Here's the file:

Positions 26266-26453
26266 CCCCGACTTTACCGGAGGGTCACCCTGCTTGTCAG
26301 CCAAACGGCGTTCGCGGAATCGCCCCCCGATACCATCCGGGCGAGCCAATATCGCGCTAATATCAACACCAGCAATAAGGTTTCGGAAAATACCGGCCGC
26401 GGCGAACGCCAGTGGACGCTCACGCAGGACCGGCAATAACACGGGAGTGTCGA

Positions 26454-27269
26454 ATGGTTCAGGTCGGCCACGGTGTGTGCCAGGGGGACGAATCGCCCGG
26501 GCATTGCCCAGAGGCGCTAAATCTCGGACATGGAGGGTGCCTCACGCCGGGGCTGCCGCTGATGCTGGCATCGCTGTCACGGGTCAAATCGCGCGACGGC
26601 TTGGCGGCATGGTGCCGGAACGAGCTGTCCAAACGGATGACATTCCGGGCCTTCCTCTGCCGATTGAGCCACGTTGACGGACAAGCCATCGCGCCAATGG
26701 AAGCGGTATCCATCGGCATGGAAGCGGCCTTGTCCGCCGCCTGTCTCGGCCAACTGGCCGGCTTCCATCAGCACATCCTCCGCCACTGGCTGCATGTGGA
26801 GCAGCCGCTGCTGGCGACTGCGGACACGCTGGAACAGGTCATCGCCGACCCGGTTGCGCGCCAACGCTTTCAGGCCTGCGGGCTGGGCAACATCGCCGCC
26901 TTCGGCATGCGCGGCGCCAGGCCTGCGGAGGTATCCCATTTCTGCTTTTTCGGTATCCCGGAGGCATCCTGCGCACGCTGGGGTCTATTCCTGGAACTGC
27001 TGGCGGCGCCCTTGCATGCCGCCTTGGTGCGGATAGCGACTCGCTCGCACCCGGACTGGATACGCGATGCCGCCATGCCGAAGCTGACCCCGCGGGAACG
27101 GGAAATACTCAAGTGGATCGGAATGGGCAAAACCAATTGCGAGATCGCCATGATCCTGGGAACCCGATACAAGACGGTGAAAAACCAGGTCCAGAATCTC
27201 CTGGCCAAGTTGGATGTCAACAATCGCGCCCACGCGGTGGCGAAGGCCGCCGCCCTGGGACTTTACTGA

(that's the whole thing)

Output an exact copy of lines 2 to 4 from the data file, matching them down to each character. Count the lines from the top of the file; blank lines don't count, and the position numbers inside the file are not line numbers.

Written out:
26266 CCCCGACTTTACCGGAGGGTCACCCTGCTTGTCAG
26301 CCAAACGGCGTTCGCGGAATCGCCCCCCGATACCATCCGGGCGAGCCAATATCGCGCTAATATCAACACCAGCAATAAGGTTTCGGAAAATACCGGCCGC
26401 GGCGAACGCCAGTGGACGCTCACGCAGGACCGGCAATAACACGGGAGTGTCGA